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Neuroprotective Actions of Dietary Choline

Department of Pathology and Laboratory Medicine, Boston University School of Medicine, 72 East Concord Street, Boston, MA 02118, USA
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Nutrients 2017, 9(8), 815; https://doi.org/10.3390/nu9080815
Received: 20 June 2017 / Revised: 21 July 2017 / Accepted: 25 July 2017 / Published: 28 July 2017
(This article belongs to the Special Issue Dietary Choline)
Choline is an essential nutrient for humans. It is a precursor of membrane phospholipids (e.g., phosphatidylcholine (PC)), the neurotransmitter acetylcholine, and via betaine, the methyl group donor S-adenosylmethionine. High choline intake during gestation and early postnatal development in rat and mouse models improves cognitive function in adulthood, prevents age-related memory decline, and protects the brain from the neuropathological changes associated with Alzheimer’s disease (AD), and neurological damage associated with epilepsy, fetal alcohol syndrome, and inherited conditions such as Down and Rett syndromes. These effects of choline are correlated with modifications in histone and DNA methylation in brain, and with alterations in the expression of genes that encode proteins important for learning and memory processing, suggesting a possible epigenomic mechanism of action. Dietary choline intake in the adult may also influence cognitive function via an effect on PC containing eicosapentaenoic and docosahexaenoic acids; polyunsaturated species of PC whose levels are reduced in brains from AD patients, and is associated with higher memory performance, and resistance to cognitive decline. View Full-Text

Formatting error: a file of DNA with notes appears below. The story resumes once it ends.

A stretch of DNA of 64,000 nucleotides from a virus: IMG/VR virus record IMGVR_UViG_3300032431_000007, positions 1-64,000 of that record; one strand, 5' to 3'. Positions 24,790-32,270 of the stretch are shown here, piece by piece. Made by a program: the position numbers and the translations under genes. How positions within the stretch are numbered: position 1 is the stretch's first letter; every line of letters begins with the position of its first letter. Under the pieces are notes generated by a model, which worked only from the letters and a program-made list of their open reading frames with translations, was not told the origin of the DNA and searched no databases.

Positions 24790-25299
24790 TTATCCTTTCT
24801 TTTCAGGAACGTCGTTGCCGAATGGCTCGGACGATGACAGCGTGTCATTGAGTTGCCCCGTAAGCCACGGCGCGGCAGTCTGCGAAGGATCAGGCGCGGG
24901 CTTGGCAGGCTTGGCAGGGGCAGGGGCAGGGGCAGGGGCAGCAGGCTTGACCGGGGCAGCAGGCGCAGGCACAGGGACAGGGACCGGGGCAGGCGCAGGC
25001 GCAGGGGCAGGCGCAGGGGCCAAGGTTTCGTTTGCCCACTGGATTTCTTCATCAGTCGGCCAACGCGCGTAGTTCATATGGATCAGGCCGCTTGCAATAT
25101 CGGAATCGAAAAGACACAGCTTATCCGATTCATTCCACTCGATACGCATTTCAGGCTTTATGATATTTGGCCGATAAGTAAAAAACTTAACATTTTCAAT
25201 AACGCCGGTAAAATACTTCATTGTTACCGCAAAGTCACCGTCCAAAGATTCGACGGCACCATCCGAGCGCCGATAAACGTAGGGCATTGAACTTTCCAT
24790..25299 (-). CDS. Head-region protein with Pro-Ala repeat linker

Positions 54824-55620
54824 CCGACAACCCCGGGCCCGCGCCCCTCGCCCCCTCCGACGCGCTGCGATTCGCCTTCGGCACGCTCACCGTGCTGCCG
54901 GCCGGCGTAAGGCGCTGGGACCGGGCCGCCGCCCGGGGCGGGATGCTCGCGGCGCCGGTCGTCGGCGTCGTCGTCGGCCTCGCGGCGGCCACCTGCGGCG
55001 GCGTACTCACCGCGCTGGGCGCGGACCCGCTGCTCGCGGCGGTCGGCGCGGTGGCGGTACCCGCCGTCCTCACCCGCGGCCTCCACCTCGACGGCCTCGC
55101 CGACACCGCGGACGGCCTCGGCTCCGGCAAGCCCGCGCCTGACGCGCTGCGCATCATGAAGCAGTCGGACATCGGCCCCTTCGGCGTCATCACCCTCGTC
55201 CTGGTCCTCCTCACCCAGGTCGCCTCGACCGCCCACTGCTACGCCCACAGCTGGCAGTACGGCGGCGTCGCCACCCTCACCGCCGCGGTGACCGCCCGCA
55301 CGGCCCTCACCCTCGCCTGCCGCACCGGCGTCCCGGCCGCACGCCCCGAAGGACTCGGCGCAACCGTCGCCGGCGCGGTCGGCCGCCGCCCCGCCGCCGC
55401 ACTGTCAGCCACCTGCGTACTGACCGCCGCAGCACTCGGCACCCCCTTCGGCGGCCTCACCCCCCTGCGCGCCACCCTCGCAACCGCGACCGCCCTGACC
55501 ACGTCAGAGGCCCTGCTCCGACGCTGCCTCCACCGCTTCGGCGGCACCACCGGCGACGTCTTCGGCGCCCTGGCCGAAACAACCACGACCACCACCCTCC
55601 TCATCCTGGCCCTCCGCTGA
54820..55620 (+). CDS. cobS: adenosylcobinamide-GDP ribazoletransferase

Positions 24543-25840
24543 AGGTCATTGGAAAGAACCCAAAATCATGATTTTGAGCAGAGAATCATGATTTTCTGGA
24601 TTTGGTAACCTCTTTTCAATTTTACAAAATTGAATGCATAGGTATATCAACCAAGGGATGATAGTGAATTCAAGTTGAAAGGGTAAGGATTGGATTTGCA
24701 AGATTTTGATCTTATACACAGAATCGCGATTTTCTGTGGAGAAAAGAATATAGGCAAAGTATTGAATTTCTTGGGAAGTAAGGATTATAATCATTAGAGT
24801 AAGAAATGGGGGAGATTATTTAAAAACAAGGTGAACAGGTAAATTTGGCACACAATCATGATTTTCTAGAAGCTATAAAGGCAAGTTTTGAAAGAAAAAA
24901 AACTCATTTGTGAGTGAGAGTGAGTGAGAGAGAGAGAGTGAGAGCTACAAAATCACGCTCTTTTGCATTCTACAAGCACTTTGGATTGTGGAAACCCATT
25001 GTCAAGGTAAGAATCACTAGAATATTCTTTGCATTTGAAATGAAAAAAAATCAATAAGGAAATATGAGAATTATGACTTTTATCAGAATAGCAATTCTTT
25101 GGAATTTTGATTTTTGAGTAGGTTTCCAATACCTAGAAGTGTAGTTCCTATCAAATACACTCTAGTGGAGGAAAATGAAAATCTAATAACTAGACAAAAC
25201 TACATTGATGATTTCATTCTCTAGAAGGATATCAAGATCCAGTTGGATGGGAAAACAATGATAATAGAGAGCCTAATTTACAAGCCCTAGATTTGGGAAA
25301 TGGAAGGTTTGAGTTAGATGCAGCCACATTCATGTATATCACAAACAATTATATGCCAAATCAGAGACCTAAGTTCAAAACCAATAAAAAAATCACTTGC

Keywords: Alzheimer’s disease; autism; brain; choline; epilepsy; DNA methylation; memory; nutrition; pregnancy Alzheimer’s disease; autism; brain; choline; epilepsy; DNA methylation; memory; nutrition; pregnancy
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Blusztajn, J.K.; Slack, B.E.; Mellott, T.J. Neuroprotective Actions of Dietary Choline. Nutrients 2017, 9, 815.

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